Amazon has mostly but not entirely rectified the listings (they still assign the reader reviews of our edition to the CreateSpace edition), and our edition now comes up first on the page. However, the damage has been done. During the book’s first eight years, we sold over 50,000 physical copies and were selling a steady 500 to 600 copies per month prior to 2011. Over the last six years, we’ve sold 5,000 copies total.

Front cover of The Drummer's Bible Second EditionMore recently, Amazon, through its listings policy, badly damaged one of our other best-selling titles, The Drummer’s Bible: How to Play Every Drum Style from Afro-Cuban to Zydeco, a book/2-CD set, which we published in 2004. The book received very favorable reviews in drum and percussion periodicals, and sold very well for a music book: 19,000 copies during its first eight years; monthly sales (a large majority via Amazon) were increasing at the end of that period.

In 2012, we let the original edition go out of print and issued an updated, considerably expanded second edition at very nearly the same price as the original edition. Sales immediately plummeted.

Why? Amazon transferred neither the magazine reviews nor the dozens of favorable reader reviews of the original edition to the updated second edition. As well, they placed the out-of-print edition—which has a very similar cover to the second edition—at the top of the page, where readers would see the  out-of-print designation, and likely go no further. To make matters even worse, some of the older Kindles wouldn’t play the embedded audio tracks in the e-book version of the Bible, and we received a number of one-star reviews of the new edition from readers who mistakenly concluded that the problem was with the e-book rather than with their Kindle devices (or Kindle emulators running on PCs).

The end result was that sales immediately dropped from 200 to 250 copies per month (of the original edition) to 40 to 50 copies per month of the second edition, where they’re still sitting.

Amazon has finally, for the most part, fixed the listings situation, but the damage has been done. It’s worth noting that our distributor made repeated requests to Amazon to rectify the problems with the listings for both books, and that for years Amazon simply ignored those requests.

As for “what needs to change?”, we need a much greater diversity of bookselling outlets, both brick and mortar and online. I don’t see that happening any time soon, if ever, but it is what’s needed. Until that changes, small publishers will be in an extremely vulnerable position, where a single bookseller can all but destroy a book’s sales.

How do you cope? There’s been a lot of conversation lately about charging reading fees, printing costs, rising book costs, who should pay for what, etc. Do you have any opinions on this, and would you be willing to share any insights about the numbers at See Sharp Press?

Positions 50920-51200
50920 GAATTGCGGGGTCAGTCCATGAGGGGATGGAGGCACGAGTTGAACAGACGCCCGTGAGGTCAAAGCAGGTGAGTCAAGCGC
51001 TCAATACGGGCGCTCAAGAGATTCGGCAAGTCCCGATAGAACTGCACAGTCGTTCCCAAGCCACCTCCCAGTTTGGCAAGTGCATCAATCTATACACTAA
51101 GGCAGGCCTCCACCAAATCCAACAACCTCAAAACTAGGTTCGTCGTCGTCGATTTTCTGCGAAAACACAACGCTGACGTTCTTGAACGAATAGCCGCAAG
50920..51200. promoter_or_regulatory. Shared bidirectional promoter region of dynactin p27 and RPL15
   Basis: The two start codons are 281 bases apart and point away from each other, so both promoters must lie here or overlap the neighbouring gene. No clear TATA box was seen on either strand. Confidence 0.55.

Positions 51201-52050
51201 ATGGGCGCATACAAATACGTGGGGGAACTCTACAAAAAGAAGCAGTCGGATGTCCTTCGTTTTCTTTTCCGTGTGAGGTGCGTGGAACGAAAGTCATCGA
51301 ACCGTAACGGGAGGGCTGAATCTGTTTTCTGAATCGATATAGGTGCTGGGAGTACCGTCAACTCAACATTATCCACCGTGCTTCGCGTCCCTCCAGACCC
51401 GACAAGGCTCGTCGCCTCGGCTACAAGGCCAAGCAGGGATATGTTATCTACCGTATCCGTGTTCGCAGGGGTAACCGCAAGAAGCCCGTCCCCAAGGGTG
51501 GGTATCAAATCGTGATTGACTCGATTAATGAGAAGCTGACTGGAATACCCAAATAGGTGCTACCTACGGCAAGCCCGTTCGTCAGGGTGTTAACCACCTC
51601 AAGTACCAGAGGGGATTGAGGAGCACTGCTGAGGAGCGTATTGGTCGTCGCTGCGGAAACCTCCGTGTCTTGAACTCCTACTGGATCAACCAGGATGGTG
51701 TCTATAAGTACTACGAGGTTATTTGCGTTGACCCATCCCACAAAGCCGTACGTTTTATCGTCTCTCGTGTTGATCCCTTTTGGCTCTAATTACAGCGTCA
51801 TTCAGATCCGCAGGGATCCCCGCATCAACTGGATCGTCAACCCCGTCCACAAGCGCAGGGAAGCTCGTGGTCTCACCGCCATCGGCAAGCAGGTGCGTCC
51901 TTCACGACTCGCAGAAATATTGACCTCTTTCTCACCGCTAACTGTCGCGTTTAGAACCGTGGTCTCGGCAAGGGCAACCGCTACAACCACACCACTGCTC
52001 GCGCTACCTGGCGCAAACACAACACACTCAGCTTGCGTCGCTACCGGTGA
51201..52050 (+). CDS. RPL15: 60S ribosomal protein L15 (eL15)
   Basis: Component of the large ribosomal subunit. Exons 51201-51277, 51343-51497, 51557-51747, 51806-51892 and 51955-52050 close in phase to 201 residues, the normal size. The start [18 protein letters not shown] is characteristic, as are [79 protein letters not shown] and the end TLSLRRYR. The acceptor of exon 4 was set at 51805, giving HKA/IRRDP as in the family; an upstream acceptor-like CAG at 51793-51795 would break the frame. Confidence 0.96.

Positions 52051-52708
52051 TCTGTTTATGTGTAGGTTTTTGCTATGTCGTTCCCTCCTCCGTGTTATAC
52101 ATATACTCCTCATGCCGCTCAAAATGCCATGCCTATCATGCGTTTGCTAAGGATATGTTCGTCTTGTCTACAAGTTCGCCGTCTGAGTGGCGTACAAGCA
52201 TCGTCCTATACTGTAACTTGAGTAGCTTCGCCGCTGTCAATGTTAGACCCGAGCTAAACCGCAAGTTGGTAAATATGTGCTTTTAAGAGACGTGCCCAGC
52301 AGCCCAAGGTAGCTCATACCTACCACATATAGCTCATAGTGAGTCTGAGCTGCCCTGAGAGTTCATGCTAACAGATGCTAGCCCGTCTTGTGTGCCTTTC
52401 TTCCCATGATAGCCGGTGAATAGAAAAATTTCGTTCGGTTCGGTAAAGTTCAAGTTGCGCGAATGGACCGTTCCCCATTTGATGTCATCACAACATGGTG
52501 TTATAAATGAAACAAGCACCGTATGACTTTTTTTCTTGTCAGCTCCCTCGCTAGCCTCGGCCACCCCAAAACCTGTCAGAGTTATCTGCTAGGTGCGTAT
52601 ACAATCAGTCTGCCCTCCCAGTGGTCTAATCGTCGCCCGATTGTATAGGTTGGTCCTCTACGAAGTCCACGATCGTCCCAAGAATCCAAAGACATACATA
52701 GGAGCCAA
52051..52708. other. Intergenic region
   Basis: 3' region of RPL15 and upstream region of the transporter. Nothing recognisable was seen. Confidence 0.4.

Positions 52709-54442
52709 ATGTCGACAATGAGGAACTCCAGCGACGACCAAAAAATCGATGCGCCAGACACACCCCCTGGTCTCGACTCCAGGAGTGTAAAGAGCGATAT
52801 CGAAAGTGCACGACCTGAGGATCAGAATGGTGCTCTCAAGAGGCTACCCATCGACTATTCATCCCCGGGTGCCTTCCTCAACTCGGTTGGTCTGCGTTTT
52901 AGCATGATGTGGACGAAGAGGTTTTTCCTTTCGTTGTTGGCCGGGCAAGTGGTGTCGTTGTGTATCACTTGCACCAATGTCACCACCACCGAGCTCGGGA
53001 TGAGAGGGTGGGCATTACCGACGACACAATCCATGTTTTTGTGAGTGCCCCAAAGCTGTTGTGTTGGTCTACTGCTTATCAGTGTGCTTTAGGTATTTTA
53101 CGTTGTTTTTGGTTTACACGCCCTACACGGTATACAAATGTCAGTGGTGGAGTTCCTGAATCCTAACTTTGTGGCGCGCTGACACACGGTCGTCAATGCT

We keep costs to a minimum by doing almost everything in house and, unless advance sales justify an offset run, doing titles via POD. E-book sales are a help—after your initial small investment for conversion, there are no additional costs other than paying royalties—but they’ve leveled off at about 20% of sales.

We continue using the standard contract model—paying advances and paying royalties—and wouldn’t consider any other type of publishing structure. The publisher should pay all costs. The author should never pay a dime. Period.

My advice to authors would be to run the other way if an agent or publisher charges a reading fee.

Rising book costs aren’t a concern. Most people consider books a luxury item, and the two dollars or so that you have to bump the cover price for a POD title have little effect on sales.

Recent releases from See Sharp Press:

(For the last couple of months we’ve been running the best posts from years past, posts that will be new to most of our subscribers. We’re just starting to run blasts from the past from 2014 — this is the first — and will be posting them for the next few months; we’ll intersperse them with new material.)

Anarchism: What It Is and What It Isn’t

Anarchist Cookbook front cover(from the new [2015] Anarchist Cookbook, by Keith McHenry with Chaz Bufe, Introduction by Chris Hedges)

by Chaz Bufe

There are many popular misconceptions about anarchism, and because of them a great many people dismiss anarchists and anarchism out of hand.

Misconceptions abound in the mass media, where the term “anarchy” is commonly used as a synonym for “chaos,” and where terrorists, no matter what their political beliefs or affiliations, are often referred to as “anarchists.” As well, when anarchism is mentioned, it’s invariably presented as merely a particularly mindless form of youthful rebellion. These misconceptions are, of course, also widespread in the general public, which by and large allows the mass media to do what passes for its thinking.